Vibrations is the most batshit crazy rave movie you’ve never seen
No one could blame you if you hadn’t heard of Vibrations. This low-budget 1996 melodrama with sci-fi elements set on New York’s rave scene went straight to video, and has hardly been heard from since. For good reason: it’s… bad.
And, sadly, not a camp classic, an over-the-top feast of the awesomely awful (like, say, Showgirls), but just lame and amazingly inept. Only its status as a strange artefact of ’90s electronic music culture keeps its memory alive, whispered from one person to the next: “Uhhh, have you seen this??”
Is it worth watching? Depends on how entertained you are by films this daggy and poorly done. Its awkwardness is almost charming. And there’s no question it’s definitely one of the best films about a homeless techno producer with cybernetic hands ever made.
“It’s definitely one of the best films about a homeless techno producer with cybernetic hands ever made”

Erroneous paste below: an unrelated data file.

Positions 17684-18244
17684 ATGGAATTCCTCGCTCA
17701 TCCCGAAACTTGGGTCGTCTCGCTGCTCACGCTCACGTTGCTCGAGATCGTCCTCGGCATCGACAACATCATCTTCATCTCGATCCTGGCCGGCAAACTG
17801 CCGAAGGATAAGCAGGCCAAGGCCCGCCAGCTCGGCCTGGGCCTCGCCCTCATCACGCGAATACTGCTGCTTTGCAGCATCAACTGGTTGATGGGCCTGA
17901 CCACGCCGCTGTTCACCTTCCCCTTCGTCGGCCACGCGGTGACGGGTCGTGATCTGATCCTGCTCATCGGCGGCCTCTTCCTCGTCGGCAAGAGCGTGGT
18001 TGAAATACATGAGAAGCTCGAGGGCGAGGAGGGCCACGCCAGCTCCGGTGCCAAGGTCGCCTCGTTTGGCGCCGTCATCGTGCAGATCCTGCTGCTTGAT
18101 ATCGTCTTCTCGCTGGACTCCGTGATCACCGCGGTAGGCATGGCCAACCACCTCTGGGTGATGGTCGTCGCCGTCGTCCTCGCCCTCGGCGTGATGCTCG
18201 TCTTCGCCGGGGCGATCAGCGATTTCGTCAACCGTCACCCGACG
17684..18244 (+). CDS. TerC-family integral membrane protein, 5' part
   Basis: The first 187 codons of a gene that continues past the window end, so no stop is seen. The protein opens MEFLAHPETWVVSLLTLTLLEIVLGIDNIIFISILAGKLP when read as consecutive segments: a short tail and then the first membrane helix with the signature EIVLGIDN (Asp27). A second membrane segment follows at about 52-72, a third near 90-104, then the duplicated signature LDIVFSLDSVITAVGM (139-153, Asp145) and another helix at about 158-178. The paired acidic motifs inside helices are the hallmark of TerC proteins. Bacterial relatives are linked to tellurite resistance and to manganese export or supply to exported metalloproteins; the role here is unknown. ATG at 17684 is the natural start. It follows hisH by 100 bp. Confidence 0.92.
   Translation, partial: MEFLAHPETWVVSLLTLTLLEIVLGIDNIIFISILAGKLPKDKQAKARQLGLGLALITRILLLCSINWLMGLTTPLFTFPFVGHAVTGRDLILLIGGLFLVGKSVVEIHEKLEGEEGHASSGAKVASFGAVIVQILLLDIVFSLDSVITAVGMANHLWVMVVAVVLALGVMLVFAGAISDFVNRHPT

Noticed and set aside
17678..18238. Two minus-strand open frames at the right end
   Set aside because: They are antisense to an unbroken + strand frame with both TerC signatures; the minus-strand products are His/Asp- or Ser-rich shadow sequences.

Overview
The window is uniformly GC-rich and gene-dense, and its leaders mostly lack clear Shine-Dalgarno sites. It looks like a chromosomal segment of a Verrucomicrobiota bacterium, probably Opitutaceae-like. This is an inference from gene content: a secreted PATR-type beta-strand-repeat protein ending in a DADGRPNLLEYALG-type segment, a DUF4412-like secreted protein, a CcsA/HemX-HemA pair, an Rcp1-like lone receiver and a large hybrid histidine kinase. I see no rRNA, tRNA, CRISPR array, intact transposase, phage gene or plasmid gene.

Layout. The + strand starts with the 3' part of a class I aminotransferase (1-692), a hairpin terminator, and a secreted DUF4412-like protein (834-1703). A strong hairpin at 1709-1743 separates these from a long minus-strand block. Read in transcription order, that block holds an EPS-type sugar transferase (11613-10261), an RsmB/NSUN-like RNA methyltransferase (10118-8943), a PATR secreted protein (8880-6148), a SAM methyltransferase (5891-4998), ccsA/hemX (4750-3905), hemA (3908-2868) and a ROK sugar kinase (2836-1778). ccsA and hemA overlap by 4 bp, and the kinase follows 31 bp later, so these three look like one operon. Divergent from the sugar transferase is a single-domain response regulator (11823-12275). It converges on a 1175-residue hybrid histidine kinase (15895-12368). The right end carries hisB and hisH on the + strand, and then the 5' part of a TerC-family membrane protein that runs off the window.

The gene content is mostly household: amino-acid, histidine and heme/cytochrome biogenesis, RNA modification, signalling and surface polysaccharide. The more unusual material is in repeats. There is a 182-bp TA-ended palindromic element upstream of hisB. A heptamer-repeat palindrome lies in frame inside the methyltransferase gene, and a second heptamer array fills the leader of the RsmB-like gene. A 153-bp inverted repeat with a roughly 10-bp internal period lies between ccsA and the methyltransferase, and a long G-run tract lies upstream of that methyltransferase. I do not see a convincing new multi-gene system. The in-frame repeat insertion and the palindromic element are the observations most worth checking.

Though it was made in and is set in the mid-’90s, the experience of watching Vibrations actually reminds me of the ’80s so much I can almost feel my hair forming into a mullet. It’s exactly the sort of excruciatingly bad fare you ended up watching on downmarket cable channels late on a Friday night when you were bored out of your adolescent mind and there was literally nothing else to do.
It probably already felt jarringly dated when it was released, thanks to shockingly low production quality. The characters all look, talk and dress like they’re in an ’80s TV show that was cancelled before it aired, with a cheap synth score to match.
It’s impossible to recap the plot of Vibrations with a straight face. T.J. Cray (that’s seriously his name) is an all-American kid from a sleepy town in Pennsylvania who has a loving dad and a sweet girlfriend and is on the verge of hitting it big with his comically bad rock band. One night while driving to a gig in Philly he’s chased and assaulted by a gang of toughs and suffers a horrific fate: his hands are severed by an excavator. (Yep.)